Extra photos for bloggers: 1, 2, 3
Recently, we showed you how to make color photos from black & white pics using century-old photo methods, our digital cameras, and a few extra tools.
We couldn’t resist playing around with this incredible method, and we ended up discovering some seriously amazing stuff.
We’re talking color channels.
Who knew separating them would create digital photo concoctions more colorful than a fruit salad!
This time, you won’t need any filters or special items: just 3 digital pictures and a photo-editing program to mash ‘em up!
So, what’s the big deal?
If you missed our last article, here’s a quick recap:
- Color photographs are made using three different layers of color: Red, Green, and Blue.
- We learned that by taking three black and white pictures, each with a red, green, or blue filter, we could combine the three separate black and white images into a real full color image!
Now we’re taking what we learned from this hundred year old method and using it to modify our color images for cool effects!
What you’ll need:
- Any digital camera (Yep, any. Even your cell phone camera if you want!)
- A tripod/Gorillapod (or something steady to place your camera on).
- Adobe Photoshop or any image editing software that can adjust the color channels of an image.
Step 1: Take three photos
We set up our tripod in front of a white wall and had members of Team Photojojo pose differently in each pic, but the possibilites are endless!
You might want to try shooting a whole bunch of photos (not just three) so that you can pick the sequence you like best when you import them.
If you already have three photos taken with a tripod, you’re in luck! You’ve already completed step one!
Step 2: Download & open your images
Download the images to your computer from your digital camera.
Now, open the three photos of your choice in your image editing program.
Keep all three photos open at the same time.
Step 3: A space to work
In your image editing software, make a new document that is the same resolution, width, and height as your three images. We’re going to be copying & pasting the three images here, so it’s important that they’re the same size. (The images we used here were 1000×615 pixels at 72dpi.)
Make sure to keep the other 3 images open! You should now have 4 documents open in your window.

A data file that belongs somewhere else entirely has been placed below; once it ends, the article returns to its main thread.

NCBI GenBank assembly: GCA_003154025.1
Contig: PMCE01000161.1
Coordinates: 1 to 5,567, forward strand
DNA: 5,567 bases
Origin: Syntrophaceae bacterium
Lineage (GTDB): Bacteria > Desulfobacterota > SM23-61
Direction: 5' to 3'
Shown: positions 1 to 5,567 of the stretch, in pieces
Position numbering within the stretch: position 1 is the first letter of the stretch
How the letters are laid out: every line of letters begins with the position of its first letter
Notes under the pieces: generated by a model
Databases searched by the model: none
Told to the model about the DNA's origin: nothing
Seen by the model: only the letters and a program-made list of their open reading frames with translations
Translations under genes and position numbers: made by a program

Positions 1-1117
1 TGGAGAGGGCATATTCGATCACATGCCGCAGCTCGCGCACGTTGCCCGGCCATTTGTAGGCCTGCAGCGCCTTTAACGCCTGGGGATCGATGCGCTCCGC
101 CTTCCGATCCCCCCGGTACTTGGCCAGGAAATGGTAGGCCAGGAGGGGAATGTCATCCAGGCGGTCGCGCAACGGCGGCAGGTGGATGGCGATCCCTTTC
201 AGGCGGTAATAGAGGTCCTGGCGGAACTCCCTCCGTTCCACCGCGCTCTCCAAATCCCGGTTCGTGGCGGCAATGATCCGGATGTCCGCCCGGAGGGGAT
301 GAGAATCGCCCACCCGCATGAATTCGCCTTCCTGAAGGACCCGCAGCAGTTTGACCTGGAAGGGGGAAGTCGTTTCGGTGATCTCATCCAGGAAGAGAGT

Step 4: Channel change!
To continue, you’ll have to know how to separate the different color channels in your image. (You can familiarize yourself with channels by checking out our tutorial on black and white image conversion here.)
Deselect the green and blue channels for your first image, leaving only the red channel.
(You’ll notice your image turns funky colors with two channels turned on. With only one channel on, you’ll get a black and white image. That’s exactly what you want, so if that’s what you’ve got, great!)
Use the select tool to select and copy the red channel only.
Open your blank document and use the same process to select its red channel. Paste in the red channel from your first image.
Repeat the process in the same document for all three channels, and you’re almost there!
Step 5: Finish up and celebrate!
You should get something that looks like the photo on the right!
(Anything that didn’t change in the three photos should appear normally colored, and anything that changed from photo to photo should appear to be Cyan, Magenta or Yellow in color.)
If you’re seeing some funky lines around your image, simply use the move tool to nudge your channel layers around until they’re as snug as a jigsaw puzzle.
Voila! You’re done!
Taking it further:
- Make some out-of-this-world motion shots (like the one we shot above of our friend bowling) simply and easily with your cameras burst mode, then combine them for a Muybridge-esque masterpiece!
- See what happens when you switch the different colors around, or try changing only one channel. Bonus points if you find a real live dino to photograph!
- For a double exposure toy camera users could only dream of: combine two or three completely different photos for a rainbow of colors all over your favorite shots!
- Feeling extra daring? Try using film instead of digital!